• Humidity control for the guest rooms
  • Preset internet radio channels
  • A Yamaha speaker built into a lacquered cabinet, totally unobtrusive
  • And then the bathtub that even they have taken up a notch: luxuriate in the tub watching tv, having a conference call by speaker phone, choosing your favorite spa music, and more

All this being said I kept asking if and when the bubble will burst. As someone said, throughout the country there are thousands and thousands of unoccupied apartments bought for speculation (said one friend, in China the crane is the national bird). Makes for an unstable situation, no?

Tactics to Drive Direct Bookings Vs. OTAs

hotel direct booking

With OTAs (Online Travel Agents) driving over 20 percent of total room bookings, taking commission fees ranging from 10-25 percent, what can a hotel do to drive direct bookings to its website? A survey of 2500 consumers by Software Advice, a source for hospitality system reviews, revealed perks hotels can offer to get direct bookings. Here are the  results of their findings:

Main Takeaways to Drive Direct Bookings

1. A free Room Upgrade
It is the top incentive that will convince customers to book directly. This can be as simple as a better view, balcony or kitchenette.

2. Free Meals Top the List of In-Room Perks
When asked which in-room perk would convince respondents to book directly, 43 percent said they could be swayed with a free room-service meal. Tied for second was an in-room massage and free access to the minibar and snacks (19 percent), followed by free movies on demand (16 percent).

3. Free Food and Drinks Also Outrank Other Amenities
When asked which on-site amenity would convince guests to use direct booking through a hotel website, a vast majority (55 percent) chose free food and drinks.

For many hotels, offering a free meal isn’t new. Incentives like this already exist, and many hotels likely understand their effectiveness. The second most convincing amenity was a free spa package, at 23 percent. Trailing behind are a free fitness class (11 percent) and free golf or tennis reservations (7 percent).

4. A Restaurant Gift Card Is the Most Popular Offsite Perk

45 percent of respondents said they would be convinced to book directly if they received a gift card to a popular restaurant as an incentive over other types of gift cards. Far behind are free tickets to a popular event and free transportation services.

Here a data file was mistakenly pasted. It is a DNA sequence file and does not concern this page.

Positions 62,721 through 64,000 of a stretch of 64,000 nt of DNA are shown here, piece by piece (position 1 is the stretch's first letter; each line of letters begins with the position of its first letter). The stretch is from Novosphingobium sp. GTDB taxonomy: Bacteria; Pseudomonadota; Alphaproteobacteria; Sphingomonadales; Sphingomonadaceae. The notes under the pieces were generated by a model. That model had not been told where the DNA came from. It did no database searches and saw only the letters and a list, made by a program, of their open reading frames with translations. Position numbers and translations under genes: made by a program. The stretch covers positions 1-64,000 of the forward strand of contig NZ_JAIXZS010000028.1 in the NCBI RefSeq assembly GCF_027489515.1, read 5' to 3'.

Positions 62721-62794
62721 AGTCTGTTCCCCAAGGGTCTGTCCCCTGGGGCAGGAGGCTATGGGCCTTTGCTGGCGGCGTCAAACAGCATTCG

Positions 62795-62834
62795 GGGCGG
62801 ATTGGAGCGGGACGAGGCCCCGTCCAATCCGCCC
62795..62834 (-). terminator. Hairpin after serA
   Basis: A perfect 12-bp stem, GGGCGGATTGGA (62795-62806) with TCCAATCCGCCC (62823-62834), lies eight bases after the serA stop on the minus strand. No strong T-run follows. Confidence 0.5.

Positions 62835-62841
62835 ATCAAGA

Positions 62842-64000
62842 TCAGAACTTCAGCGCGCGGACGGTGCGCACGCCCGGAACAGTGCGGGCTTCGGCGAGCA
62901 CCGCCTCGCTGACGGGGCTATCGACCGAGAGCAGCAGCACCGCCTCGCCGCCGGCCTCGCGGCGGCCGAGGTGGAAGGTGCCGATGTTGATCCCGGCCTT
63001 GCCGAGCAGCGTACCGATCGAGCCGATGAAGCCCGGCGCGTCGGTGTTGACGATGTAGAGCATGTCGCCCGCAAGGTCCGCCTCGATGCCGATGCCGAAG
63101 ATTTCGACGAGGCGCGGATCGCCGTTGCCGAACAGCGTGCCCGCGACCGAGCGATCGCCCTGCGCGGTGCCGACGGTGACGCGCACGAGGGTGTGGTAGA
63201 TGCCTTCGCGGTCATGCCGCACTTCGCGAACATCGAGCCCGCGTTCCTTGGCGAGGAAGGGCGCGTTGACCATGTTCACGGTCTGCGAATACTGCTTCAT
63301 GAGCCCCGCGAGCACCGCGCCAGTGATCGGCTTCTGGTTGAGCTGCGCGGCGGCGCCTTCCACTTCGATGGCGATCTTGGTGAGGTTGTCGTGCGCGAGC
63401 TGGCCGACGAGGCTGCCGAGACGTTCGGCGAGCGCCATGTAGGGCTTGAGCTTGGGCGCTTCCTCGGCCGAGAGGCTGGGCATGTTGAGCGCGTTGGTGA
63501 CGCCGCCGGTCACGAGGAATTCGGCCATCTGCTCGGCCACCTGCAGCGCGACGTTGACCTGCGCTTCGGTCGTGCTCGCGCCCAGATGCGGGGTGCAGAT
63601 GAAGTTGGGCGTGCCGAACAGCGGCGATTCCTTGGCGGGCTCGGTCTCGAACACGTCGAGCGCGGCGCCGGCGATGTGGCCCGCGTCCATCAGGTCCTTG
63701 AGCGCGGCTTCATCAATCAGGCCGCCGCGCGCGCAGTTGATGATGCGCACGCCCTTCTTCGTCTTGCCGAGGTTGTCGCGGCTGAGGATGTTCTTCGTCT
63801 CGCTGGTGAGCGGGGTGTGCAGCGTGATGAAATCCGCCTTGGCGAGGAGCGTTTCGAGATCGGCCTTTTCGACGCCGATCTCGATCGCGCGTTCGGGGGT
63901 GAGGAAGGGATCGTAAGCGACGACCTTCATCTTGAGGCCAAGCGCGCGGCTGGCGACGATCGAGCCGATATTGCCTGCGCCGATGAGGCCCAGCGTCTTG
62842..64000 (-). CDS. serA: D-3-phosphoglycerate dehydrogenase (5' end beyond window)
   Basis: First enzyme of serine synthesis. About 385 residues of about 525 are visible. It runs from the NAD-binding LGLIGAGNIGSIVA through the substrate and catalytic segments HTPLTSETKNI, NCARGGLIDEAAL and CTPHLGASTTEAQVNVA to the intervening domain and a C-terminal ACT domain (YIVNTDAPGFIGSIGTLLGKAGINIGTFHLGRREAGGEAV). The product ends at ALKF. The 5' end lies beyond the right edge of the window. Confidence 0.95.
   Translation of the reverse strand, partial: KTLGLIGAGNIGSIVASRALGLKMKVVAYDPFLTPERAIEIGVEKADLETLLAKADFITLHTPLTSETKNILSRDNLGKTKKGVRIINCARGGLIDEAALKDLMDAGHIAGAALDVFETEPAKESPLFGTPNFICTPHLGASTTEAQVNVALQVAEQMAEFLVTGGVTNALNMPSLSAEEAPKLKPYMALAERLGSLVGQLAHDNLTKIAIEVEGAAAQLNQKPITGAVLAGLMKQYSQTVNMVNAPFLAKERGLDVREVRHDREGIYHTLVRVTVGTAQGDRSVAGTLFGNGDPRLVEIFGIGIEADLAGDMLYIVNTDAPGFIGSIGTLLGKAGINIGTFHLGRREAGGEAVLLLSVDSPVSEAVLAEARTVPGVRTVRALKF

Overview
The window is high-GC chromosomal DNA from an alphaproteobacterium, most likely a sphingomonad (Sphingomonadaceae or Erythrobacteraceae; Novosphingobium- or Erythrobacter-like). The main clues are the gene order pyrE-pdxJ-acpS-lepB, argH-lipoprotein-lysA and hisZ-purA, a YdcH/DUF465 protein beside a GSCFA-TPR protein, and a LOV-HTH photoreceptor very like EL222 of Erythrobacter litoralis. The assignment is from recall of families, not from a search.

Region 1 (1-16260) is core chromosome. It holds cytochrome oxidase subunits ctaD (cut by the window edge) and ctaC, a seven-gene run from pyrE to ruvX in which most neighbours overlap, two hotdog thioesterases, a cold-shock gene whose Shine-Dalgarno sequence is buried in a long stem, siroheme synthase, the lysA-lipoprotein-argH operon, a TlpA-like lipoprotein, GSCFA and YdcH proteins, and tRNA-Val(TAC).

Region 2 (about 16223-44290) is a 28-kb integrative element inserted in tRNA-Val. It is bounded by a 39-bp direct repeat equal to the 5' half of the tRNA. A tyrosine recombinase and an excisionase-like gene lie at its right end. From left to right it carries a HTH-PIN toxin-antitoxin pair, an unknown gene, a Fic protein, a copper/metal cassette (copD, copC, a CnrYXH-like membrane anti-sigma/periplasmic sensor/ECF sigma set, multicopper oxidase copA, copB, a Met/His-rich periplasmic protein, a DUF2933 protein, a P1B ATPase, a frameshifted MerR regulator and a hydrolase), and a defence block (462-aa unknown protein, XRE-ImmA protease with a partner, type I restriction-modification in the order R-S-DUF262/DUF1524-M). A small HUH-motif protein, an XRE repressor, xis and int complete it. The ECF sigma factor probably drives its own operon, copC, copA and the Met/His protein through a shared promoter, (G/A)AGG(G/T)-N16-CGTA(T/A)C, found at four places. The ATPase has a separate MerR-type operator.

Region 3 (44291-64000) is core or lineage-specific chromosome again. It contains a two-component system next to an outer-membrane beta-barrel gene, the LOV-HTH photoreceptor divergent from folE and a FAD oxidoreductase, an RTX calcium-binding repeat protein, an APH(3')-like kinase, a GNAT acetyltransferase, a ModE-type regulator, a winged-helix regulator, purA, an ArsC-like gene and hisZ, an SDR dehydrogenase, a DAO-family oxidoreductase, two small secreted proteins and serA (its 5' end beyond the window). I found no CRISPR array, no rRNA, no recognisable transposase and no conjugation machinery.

You can read the full report here: http://overnight-success.softwareadvice.com/skip-ota-with-incentives-0214/

Rent a Slum Dwelling, the Newest Hospitality Niche

 

 

The favela of Rocinho in Rio de Janeiro

The favela of Rocinho in Rio de Janeiro

We’ve written about tourism microniches from danger and grief to scandal and slum tourism. But all of that was about visiting sites – an in and out kind of thing. Now a new company is offering a chance to get up close and personal with Rio de Janeiro’s favelas, promising “cultural immersion, stunning views, and an alternative to expensive and boring hotels”. Fueled by the scarcity of rooms projected during the upcoming World Cup, a new start up called Favela Experience begun by an American is promising “affordable World Cup accommodations” in Rio’s slums. This can range from bunk beds to a private room or entire apartment. Many of the accommodations have WiFi and large screen TV as well as the promise of a favela tour by the owner, and rooftop terraces. Plus, they talk of an opportunity to do good as in helping to supplement the income of the favela dwellers. Part of the profits go to fund a DJ school for neighborhood youth. It’s very easy to believe that we could see the beginning of the gentrification of the favelas, already being snapped up  by investors who see the potential in the dramatic views commanded from the hilltop locations.

Using Art to Market Hotels

the betsy

Hotels have been using art to appeal to the affluent market for years. I remember when we launched Ritz Carlton Hotels years ago, art in the public areas was promoted as a major amenity, as it would become with many other hotel groups and individual properties. Artists in residence, experiences with art such as the Peninsula Academy’s class in Chinese brush painting, art tours, and even one with the word “museum” in its name (21C Museum Hotel), have all been part of the appeal. But now, especially at the recent Art Basel in Miami, it has been taken to the next level, both in uses in marketing and in reaching out to new audiences.

And that’s not just travel products, but lifestyle in general, brands ranging from American Apparel and Fiat to Maserati, Harper’s Bazaar and Samsung. Publishing, apparel, automotive, beverage, food, they’re all jumping on the bandwagon and in a major way. According to a recent New York Times article, “In Marketing, Art’s the Thing”, they’re using art to reach consumers in their 20’s and 30’s who are already making art part of their lives, as a differentiator in the luxury category, and as a point of reference for relating to the beautiful and artisanal.  Miami hotels chose to wave their flag during Art Basel with popups – from The Newstand at the Standard Spa Miami and all night dining at The Raleigh to cultural events at The Betsy. The Betsy’s tie-ins were especially notable, featuring exhibits in its dedicated visual arts space, programming inviting guests to interact with the artists, and a cause related marketing initiative. Percentage of all works sold is contributed to the Zara Center for AIDS Impacted Youth in Zimbabwe.

Restaurants and bars got into the act with special themed menus like Red Steakhouse’s “Red Basel” and cocktail bar The Broken Shaker serving up drinks with their companion art. Pamela Drucker Mann, publisher of Bon Appetit cited food and art coming together, giving examples of restaurants designed to look like art galleries and “tablescaping”, designing table arrangements or centerpieces. Indeed, art sells.

Blogpost by Karen Weiner Escalera, President & Chief Strategist

 

 

 

 

 

 

 

 

 

 

 

 

 

 

 

 

 

 

Psychographics and Hotel Lifestyle Branding Part 2

Using psychographics rather than demographics (see Part 1) what are the options and new directions in hotel lifestyle branding for the hospitality and cruise industries?